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20 Minutes and 2 Phone Calls May Be the Death Knell for Chief Justice Sharon Keller of the Texas Court of Criminal Appeals

Say what you like, no one who gets a philosophy degree from Rice University can be anything but brilliant.

Justice Sharon Keller got hers back in 1975 (and her law degree from SMU in 1978). So how could someone so smart do something so, so stupid?

It’s All About Twenty Minutes – Just 20 Minutes

Back on September 25, 2007, the United States Supreme Court announced that it was going to consider whether or not lethal injections were a constitutional way to impose the death penalty. (The federal constitution does not allow for cruel and unusual punishment … which is why we don’t have electric chairs for capital punishment anymore.)

That same day, here in Texas, attorneys for a man on death row – name of Michael Richard – worked feverishly to finalize the necessary documents to halt his execution, which was scheduled for that day, September 25, 2007.

They were drafting a Motion to Stay his execution, based upon the announcement by the U.S. Supreme Court — after all, if the U. S. Supreme Court ruled that lethal injection was unconstitutional, then it shouldn’t be used for Michael Richard.

Imagine the tension in that office that day. The hurry, the pressure. And then the computer screws up. (Of course it did – doesn’t this happen to you, too, when you’re on a deadline?)

So, these zealous defense attorneys call over to the Clerk’s office for the Texas Court of Criminal Appeals. They ask the Clerk to keep the doors open for twenty minutes — just 20 minutes — so they can file their Motion to Stay.

Justice Keller said no. And, all because of this 20 minute gap in time, Michael Richard died that day, by lethal injection. At 6 p.m.

It’s Also About Two Phone Calls

Well, after word got around that Chief Justice Keller (she is not only on the high court, she is the chief justice for the high court) had said no, and Richard had died – things began happening.

For one thing, the Commission for Judicial Conduct began a year-long investigation. And, it’s from the CJC’s results that we know a little more about what happened that day.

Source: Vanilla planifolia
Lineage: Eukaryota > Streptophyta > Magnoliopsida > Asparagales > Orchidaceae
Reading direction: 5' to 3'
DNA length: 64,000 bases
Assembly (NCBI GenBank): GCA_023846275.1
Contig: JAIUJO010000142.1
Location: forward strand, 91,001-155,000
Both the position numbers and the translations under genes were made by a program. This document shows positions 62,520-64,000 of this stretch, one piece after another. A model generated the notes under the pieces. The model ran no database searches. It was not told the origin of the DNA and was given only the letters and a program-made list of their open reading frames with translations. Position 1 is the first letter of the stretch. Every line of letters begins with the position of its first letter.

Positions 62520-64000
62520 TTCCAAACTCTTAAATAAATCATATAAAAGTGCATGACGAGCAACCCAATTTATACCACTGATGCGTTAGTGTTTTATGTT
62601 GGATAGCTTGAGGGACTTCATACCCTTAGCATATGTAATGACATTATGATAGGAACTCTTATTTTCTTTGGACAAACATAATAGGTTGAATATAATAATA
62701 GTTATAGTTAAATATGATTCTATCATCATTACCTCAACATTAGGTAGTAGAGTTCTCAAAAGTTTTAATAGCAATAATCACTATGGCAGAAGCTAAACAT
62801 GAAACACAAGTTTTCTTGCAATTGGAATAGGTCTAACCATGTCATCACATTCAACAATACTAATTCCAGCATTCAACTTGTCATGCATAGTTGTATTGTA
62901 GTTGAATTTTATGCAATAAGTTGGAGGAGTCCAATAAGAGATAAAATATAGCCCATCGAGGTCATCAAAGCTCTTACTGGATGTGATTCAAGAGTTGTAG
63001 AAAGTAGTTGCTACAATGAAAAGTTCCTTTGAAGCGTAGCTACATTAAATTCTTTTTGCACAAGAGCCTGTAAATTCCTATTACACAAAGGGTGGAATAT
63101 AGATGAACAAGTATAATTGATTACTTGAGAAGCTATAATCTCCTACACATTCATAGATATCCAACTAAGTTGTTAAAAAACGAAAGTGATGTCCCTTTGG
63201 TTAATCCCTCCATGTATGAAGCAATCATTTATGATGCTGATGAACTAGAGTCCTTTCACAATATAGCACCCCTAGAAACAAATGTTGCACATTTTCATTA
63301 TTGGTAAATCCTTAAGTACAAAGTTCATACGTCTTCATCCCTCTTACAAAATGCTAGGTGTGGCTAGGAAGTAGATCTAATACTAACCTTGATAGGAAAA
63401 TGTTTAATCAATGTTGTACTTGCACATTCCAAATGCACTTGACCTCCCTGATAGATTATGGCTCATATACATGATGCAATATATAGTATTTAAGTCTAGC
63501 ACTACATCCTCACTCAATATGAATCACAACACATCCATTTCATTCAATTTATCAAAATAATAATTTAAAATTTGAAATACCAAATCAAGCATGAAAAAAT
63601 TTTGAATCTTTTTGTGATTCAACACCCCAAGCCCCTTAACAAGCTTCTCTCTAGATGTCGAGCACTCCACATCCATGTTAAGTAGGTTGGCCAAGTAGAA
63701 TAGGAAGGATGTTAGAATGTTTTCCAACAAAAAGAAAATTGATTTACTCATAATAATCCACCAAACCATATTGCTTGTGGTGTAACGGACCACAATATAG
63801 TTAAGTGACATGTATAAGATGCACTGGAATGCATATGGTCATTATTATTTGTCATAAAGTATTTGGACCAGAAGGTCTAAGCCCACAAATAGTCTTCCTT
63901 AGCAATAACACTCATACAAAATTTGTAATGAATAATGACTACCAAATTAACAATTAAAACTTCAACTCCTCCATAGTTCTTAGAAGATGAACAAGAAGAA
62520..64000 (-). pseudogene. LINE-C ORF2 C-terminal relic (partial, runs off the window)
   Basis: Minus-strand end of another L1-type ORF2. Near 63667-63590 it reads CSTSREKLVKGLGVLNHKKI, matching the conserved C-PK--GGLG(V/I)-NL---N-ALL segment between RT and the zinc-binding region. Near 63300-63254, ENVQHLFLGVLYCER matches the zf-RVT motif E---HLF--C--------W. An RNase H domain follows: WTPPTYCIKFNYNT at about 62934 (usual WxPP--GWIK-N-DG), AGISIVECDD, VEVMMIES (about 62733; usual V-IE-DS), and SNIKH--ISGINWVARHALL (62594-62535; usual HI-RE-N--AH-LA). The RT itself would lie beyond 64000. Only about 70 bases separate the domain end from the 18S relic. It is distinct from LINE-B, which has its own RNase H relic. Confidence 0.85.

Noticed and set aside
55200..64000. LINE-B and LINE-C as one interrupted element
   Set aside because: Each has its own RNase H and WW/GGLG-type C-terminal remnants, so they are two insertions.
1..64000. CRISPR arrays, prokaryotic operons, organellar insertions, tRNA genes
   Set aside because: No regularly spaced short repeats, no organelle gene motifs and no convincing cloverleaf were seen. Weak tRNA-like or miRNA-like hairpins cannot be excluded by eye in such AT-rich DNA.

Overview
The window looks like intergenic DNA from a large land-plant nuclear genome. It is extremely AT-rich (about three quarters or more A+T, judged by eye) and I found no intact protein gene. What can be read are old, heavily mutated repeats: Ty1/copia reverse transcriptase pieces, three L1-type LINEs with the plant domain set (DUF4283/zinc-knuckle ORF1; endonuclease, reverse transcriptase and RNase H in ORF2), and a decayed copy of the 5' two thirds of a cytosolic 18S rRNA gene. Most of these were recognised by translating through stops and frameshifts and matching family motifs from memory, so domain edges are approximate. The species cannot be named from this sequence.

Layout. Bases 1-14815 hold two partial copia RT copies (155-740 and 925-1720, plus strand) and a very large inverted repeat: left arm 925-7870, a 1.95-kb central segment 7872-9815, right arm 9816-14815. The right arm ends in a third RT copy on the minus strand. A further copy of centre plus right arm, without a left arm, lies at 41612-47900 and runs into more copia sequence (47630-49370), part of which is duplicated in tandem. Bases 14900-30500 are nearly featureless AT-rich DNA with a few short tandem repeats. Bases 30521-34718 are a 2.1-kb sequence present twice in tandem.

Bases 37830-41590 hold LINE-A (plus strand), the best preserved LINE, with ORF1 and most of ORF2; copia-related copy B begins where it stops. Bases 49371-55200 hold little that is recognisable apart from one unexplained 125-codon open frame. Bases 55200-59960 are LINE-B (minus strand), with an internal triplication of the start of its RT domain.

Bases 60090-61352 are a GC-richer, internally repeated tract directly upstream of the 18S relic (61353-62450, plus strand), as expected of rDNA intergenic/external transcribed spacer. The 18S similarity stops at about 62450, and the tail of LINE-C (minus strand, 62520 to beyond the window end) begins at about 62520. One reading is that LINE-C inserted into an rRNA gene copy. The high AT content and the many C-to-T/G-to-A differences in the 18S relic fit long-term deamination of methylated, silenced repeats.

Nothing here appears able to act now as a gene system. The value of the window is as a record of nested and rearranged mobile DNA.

First, everyone at the Court of Criminal Appeals knew that the Motion for Stay was coming, because around two o’clock that afternoon, they got an email that told them it was on its way, based upon the U.S. Supreme Court’s announcement earlier that day.

The justices took a little vote amongst themselves, even before they got the Motion, and came down 5-4 that they were going to turn down the stay request when it did turn up. And then, Justice Cheryl Johnson and three other justices worked to prepare for the motion they were expecting … everyone at the court knew this motion was on its way, and that Richard was scheduled to die at six o’clock that day.

Chief Justice Keller went home to meet a repairman.

And here’s the story about the first phone call, from CJC report per the Austin American Statesman:

[Court General Counsel] Marty picked up the phone to relay the request to Keller. … It was a short conversation, but they dispute what was said. Marty recalls saying that Richard’s lawyers “wanted the court to stay open late.” Keller says Marty asked only about keeping the clerk’s office open past 5 p.m. — not the court — and that her answer reflected common practice: All clerks went home at closing time. “No,” she told Marty.

Then, the second phone call:

Shortly after 5 p.m., Keller telephoned Marty to ask whether Richard’s lawyers had filed anything. The answer was no.

It’s not clear when Justice Johnson and the other judges found out about the request for 20 minutes. And, it’s not clear why Marty routed the call to Keller, at home, instead of Justice Johnson, who was on rotation to hear the motion.

The Trial of Justice Sharon Keller

Charges have been filed against Justice Keller with the Commission for Judicial Conduct, although no trial date has been set. She’s accused of five violations of either the Texas Constitution or the Texas Code of Judicial Conduct. And her fate (exoneration, reprimand, or removal) will be decided by an as-yet-unknown specially appointed judge. It will be a public proceeding.

The Impeachment of Justice Sharon Keller

Her trial may not happen for over a year, and that’s not soon enough for Fort Worth State Representative Lon Burnam. He’s filed a resolution before the Texas House, asking that the legislative body investigate these events, and if the House finds cause for impeachment, then the Texas Senate will hold an impeachment trial.

An Odd Balance

Somehow, all this seems very, very odd. At the worst, Justice Keller loses her job. She’ll get another one.

Balance that against Michael Richard.


New York Times

Austin American Statesman

Dallas Morning News

Texas Court of Criminal Appeals – Justice Keller web page

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